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Light it up Blue for autism awareness
Light it up Blue for autism awareness Imagine having a child who rarely gives a hug, never cries, never makes eye contact, never says “I love you.” This heartbreaking thought is an all-too-common reality for parents of autistic children.

Kelly Steagall is the parent of an autistic son. She adopted Sam five years ago at the age of 9. She had not seen or heard public service announcements on autism. It wasn’t a household word. But she’s hoping it will be thanks to the efforts of an organization called Autism Speaks.

“This organization developed the Light It Up Blue campaign three years ago to increase awareness of autism,” said Steagall. “It’s as simple as replacing the bulb on your front porch light to a blue one. The more blue light bulbs that are out there the more people will begin to ask questions. I’m really excited to see light up blue, that not only brings awareness to the issue, but also shows parents with autistic children they are not alone.”

Ste. Genevieve County Memorial Hospital, for one, replaced the light bulbs along the front of the hospital with blue ones, and hopes other businesses and individuals will follow suit. The Centers for Disease Control and Prevention reports that one of every 110 newborns in America has a form of autism spectrum disorder (ASD), and it’s believed that one in 70 boys is born with it. The fact that children with autism have no outward visible signs of the disease makes it that much harder for people to accept that there’s a problem.

“Autism is a communication disorder,” said Dr. Bhargav Kanani, Pediatrician at Ste. Genevieve County Memorial Hospital. “There’s nothing physically wrong with the child or anything wrong with the brain. They’re the same as you or I. It’s characterized, in varying degrees, by difficulties in social interaction, verbal and nonverbal communication and stereotypical behaviors, like hand flapping, rocking, or the child appearing to be in his or her own world. ASD affects each child differently.”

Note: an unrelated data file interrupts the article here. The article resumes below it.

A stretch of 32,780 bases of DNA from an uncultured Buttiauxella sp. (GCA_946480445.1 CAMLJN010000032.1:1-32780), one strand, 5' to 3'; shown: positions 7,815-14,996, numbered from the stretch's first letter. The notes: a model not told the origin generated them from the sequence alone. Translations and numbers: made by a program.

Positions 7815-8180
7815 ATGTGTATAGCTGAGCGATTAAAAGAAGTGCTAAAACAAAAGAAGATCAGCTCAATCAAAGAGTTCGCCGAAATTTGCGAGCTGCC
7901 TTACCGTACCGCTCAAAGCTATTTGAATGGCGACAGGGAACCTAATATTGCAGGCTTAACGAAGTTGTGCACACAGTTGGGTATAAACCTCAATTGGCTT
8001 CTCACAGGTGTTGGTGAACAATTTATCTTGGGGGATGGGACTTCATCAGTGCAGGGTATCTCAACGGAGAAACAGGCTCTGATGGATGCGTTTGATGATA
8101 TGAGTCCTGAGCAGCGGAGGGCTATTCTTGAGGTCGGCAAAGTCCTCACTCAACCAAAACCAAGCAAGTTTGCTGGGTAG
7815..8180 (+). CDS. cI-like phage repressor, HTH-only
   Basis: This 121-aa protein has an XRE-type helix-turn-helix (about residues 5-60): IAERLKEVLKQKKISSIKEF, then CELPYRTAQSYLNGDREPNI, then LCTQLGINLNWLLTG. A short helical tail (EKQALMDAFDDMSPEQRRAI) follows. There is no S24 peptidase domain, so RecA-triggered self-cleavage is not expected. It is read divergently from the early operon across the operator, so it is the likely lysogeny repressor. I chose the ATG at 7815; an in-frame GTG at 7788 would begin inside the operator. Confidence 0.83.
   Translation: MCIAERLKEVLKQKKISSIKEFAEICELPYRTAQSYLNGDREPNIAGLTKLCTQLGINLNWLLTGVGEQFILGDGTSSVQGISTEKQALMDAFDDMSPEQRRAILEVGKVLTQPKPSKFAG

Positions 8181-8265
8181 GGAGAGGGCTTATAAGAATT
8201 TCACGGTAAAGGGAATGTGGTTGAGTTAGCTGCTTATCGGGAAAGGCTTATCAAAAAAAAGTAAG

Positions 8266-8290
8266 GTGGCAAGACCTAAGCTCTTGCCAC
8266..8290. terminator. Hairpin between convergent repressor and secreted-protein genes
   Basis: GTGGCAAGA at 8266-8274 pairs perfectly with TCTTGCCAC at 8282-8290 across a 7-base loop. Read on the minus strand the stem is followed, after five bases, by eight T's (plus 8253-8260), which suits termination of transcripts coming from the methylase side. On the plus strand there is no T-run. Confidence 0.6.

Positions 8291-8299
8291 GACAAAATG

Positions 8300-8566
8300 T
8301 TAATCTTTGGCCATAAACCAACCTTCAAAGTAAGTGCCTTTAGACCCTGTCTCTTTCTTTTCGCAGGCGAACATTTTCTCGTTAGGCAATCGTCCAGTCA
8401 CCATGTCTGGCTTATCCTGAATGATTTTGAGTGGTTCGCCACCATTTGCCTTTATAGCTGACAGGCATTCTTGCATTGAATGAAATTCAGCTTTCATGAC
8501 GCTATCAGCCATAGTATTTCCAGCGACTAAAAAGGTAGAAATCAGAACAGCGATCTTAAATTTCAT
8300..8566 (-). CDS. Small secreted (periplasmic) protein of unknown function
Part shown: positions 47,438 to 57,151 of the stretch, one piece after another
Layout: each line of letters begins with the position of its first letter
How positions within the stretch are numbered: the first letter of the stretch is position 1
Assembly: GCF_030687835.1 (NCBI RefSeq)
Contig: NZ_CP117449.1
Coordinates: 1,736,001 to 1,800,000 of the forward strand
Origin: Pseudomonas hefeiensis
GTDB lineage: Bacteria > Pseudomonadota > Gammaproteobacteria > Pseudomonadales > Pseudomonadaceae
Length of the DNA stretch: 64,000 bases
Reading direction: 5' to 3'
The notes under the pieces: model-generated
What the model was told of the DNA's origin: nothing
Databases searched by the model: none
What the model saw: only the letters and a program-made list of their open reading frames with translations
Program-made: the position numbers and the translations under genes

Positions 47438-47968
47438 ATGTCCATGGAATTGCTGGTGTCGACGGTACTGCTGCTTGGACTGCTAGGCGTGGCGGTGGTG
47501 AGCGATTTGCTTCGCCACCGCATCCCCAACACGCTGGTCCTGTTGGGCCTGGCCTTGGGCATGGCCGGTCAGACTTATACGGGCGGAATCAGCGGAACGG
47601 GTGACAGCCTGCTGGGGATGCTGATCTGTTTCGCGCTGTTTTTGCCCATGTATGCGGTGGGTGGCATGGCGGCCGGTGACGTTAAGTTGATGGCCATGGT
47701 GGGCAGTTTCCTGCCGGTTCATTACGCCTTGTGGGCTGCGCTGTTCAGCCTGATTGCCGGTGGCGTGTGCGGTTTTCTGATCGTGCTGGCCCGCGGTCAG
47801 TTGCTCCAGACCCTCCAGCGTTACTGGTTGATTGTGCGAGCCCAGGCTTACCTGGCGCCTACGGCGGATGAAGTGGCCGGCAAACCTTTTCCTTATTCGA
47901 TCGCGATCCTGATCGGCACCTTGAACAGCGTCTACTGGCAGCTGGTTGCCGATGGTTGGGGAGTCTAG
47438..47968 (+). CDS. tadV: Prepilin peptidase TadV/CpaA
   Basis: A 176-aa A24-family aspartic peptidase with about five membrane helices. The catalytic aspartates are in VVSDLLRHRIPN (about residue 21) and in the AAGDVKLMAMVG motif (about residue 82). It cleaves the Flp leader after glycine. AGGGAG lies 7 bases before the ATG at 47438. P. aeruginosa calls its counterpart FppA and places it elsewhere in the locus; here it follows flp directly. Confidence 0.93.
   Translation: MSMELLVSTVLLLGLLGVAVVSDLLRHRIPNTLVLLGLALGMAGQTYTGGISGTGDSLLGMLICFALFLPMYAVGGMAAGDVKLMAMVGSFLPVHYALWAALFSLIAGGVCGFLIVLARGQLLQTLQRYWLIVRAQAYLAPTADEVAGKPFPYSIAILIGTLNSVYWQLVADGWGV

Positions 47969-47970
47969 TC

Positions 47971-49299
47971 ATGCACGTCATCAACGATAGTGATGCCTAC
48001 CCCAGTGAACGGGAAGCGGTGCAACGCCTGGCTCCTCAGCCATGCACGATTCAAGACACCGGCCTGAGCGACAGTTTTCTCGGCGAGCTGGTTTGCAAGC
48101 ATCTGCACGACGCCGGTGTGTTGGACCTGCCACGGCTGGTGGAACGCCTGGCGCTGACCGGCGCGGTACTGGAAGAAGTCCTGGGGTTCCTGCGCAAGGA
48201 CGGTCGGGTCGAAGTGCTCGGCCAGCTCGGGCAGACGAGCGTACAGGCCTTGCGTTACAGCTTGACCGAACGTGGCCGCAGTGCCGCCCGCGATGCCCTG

Dr. Kanani explained that autism has no single, known cause.

“Given the complexity of the disease, the range of autistic disorders and the fact that no two children with autism are alike, there are likely many causes, but childhood vaccines are not among them,” he said. "One of the greatest controversies in autism is centered on whether a link exists between autism and certain childhood vaccines, particularly the measles-mumps-rubella (MMR) vaccine. No reliable study has shown a link between autism and the MMR vaccination. Avoiding childhood vaccinations can place your child in danger of catching serious diseases, including whooping cough (pertussis), measles or mumps.”

Diagnosing ASD can be harder because of the complexity of the disorder. “Of course with a very, very young child it’s hard to tell,” he said. “Over the age of one, you may begin to see some traits. But you have to be careful and rule out disorders like Retts syndrome before you give a disgnosis of autism. One thing is certain, the earlier you can start interventions—meaning therapies, not medication, the better the outcome. It’s hard to tell parents their child has autism. They don’t want to hear it, but you have to accept it, rather than shy away from it.”

Steagall said early interventions is the key.

“I can only speculate that if my son had had opportunities for intervention when he was very young, he may have had a different outcome,” she said. “In rural areas, especially, parents struggle to have services for children with autism. The thing to remember is that these autistic children become autistic adults. This doesn’t go away. To make them functioning adults requires a great deal of therapy.”

Steagall said she spends approximately three hours every night with her son on homework alone.

“If we didn’t teach him, he wouldn’t learn,” she said. “It’s very hard on a family. The bullying that these kids get is awful, too. My son can’t ride the school bus. Other children just don’t understand, because autistic kids typically don’t look any different. Some people think he’ll just grow out of it, but that doesn’t happen. With autistic children you have to teach them and repeat, repeat, repeat. You really have to be dedicated. It can be exhausting. But if parents don’t advocate for their children nobody will.”

Steagall hopes that during the month of April, Autism Awareness Month, that’s kicked off with the Light It Up Blue campaign, more people will be educated about the disorder. Visit www.autismspeaks.org for a wealth of information on the subject.

“More children will be diagnosed with autism this year than with childhood cancer, juvenile diabetes or pediatric AIDS combined,” she said. “You probably know a child with autism—a grandchild, a niece, a nephew, neighbor. Changing a light bulb is not hard to do, but if that light bulb can change a life that’s heroic.”
 
 
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